Students are going to choose a habitat that they are interested in and create poster with information about it that they can share with the class tomorrow. They have accurate spellings of the habitats now on the anchor chart that will stay up during this unit. That will assist them if they look things up on the internet, too.
I think it is important to give students time to look at different choices before selecting one habitat to focus on, so I put my students in 3 random groups and give them all of the habitat books I have in my classroom. I say,
"Before you select the habitat that you will become an expert on, take some time and look at some choices of what you can study. We'll take about 10 minutes and you can just look to see what you are interested in".
As students look at the books, I walk around and help with unknown words, talk to students about what type of habitat they may want to learn about, and assist with sharing books between the three groups. Watch my students work! After about 10 minutes, I start to ask individuals what their choice is for their poster, then I transition the group to focusing on the habitat they chose.
To make sure that the work the students do today is meaningful, I need to set expectations for their model, which supports Science and Engineering Practice 2 - Developing and Using Models. I say,
"Lots of the things we have learned about recording information in our journals also applies when you are creating a model. Today, the model you create of the habitat is going to be an informative poster. The information on it should be accurate - that means correct. As you work, if you are unsure if something should go on your poster, what should you do?"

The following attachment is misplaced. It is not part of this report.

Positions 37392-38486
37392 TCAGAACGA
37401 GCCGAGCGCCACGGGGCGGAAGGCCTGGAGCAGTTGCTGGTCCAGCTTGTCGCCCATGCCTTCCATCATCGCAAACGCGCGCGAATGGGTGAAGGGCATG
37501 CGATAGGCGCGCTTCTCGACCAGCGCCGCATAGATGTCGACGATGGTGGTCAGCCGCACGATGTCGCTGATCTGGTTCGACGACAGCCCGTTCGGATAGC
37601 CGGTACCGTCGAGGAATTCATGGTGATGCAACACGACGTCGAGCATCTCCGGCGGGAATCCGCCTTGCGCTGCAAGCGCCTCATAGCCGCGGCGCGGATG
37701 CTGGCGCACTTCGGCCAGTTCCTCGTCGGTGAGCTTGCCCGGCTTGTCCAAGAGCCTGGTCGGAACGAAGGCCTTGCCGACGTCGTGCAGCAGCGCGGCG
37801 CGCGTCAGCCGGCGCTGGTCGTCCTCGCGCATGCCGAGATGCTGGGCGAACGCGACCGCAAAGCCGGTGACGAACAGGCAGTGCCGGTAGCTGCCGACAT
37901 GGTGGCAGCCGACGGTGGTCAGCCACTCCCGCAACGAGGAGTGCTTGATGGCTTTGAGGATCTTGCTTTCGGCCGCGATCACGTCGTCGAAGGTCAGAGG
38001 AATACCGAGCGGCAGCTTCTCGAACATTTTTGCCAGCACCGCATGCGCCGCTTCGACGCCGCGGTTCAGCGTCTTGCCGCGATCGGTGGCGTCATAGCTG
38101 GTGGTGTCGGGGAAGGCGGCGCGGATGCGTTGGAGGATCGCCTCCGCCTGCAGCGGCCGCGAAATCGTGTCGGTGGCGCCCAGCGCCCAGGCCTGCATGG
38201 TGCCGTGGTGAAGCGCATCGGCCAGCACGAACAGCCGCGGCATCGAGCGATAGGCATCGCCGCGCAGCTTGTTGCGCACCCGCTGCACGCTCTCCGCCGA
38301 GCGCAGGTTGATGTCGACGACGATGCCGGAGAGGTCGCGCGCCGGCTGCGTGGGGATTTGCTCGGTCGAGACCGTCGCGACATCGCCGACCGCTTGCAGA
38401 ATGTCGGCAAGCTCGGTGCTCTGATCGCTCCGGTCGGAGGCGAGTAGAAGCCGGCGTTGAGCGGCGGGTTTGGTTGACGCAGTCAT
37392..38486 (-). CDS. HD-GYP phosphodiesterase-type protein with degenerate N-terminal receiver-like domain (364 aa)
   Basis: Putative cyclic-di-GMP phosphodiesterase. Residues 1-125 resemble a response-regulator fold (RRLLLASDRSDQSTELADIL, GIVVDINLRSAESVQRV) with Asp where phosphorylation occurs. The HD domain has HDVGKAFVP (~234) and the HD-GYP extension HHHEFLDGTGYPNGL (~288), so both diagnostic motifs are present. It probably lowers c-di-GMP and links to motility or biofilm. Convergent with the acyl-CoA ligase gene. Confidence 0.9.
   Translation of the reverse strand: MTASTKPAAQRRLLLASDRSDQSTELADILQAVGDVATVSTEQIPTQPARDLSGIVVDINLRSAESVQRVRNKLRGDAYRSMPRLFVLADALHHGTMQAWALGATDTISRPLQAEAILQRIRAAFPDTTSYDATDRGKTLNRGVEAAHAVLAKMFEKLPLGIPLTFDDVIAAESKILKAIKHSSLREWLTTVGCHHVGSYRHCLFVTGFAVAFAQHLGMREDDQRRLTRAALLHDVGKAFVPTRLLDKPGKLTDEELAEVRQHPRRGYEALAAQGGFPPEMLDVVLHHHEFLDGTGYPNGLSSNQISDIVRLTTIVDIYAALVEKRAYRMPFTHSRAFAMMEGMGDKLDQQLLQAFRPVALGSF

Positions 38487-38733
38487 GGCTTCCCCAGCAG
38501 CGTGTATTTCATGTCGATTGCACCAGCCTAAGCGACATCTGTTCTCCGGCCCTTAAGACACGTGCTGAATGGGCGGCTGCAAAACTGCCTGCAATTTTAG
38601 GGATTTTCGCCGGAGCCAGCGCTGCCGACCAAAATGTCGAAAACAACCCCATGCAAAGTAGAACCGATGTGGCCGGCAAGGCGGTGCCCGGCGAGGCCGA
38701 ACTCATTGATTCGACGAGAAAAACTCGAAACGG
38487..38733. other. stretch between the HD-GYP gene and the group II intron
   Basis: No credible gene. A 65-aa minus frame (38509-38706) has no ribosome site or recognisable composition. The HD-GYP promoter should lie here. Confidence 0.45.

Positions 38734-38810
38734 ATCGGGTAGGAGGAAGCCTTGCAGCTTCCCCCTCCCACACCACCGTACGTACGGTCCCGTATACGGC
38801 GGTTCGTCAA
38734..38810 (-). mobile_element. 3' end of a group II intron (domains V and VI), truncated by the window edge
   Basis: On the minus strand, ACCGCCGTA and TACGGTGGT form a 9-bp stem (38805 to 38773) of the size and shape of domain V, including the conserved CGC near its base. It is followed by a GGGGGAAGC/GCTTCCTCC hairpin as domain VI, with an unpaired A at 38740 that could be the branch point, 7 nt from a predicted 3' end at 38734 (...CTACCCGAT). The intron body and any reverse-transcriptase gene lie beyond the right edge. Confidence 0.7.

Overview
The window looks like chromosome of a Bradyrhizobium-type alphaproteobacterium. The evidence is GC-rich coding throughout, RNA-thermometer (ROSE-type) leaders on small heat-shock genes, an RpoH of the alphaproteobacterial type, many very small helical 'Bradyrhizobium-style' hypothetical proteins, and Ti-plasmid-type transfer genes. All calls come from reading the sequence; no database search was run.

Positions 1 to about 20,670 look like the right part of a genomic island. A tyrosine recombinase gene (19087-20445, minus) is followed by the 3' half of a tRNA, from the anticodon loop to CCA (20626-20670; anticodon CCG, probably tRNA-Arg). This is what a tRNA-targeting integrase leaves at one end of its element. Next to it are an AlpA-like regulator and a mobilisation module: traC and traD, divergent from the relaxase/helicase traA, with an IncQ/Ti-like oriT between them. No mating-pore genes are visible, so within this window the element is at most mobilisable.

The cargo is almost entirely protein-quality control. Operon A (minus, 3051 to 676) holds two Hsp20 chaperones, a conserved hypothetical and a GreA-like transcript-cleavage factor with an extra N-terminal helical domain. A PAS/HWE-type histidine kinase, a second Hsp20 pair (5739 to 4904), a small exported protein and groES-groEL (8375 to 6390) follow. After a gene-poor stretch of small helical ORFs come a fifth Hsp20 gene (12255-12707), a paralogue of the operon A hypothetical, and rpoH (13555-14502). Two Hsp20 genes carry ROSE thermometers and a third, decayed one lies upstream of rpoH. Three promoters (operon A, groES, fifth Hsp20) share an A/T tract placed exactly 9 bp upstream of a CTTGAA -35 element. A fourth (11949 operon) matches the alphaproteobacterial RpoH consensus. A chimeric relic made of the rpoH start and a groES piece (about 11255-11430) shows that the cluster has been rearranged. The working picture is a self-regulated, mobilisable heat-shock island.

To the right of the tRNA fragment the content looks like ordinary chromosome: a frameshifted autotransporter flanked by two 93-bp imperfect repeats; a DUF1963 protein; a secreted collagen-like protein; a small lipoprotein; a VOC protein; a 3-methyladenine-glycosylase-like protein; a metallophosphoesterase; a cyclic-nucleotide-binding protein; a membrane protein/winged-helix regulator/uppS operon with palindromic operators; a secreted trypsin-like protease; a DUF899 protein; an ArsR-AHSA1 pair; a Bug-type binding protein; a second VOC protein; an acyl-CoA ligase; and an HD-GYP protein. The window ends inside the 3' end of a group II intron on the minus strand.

Students should verbalize and understand that they can ask other children for help or ask me. I would rather they ask than to put incorrect information on their posters! Then, I show them the model rubric that should guide them and I explain it to them. This might be the first time they have seen a "Quality Work Rubric", so I want to make sure they fully understand my expectations.
After students have selected their habitat that they want to learn about, I guide them towards books that they can sort through and use. If multiple students choose the same habitat and they choose to work together, I allow that but remind them that they are each responsible for their own poster.
*This section may takes multiple days!*
My students have had a lot of practice finding information in non-fiction texts in other lessons about animals, so I expect them to spend some time independently learning about the habitats. Since I have some non-readers, I make sure that lots of the texts are picture and photograph heavy. I also make sure that the texts have real information and not fantasy elements of the habitats so that my students get accurate information. Science and Engineering Practice 8 states that students will 'read grade appropriate texts and/or media to obtain scientific and/or technical information to determine evidence about the natural and/or designed world(s)'.
As students begin to work on their poster plan, I am available for questions and to help. This is not an assessment, so I add information, question students about what they put on their posters, and support them in finding new information and resources as they work.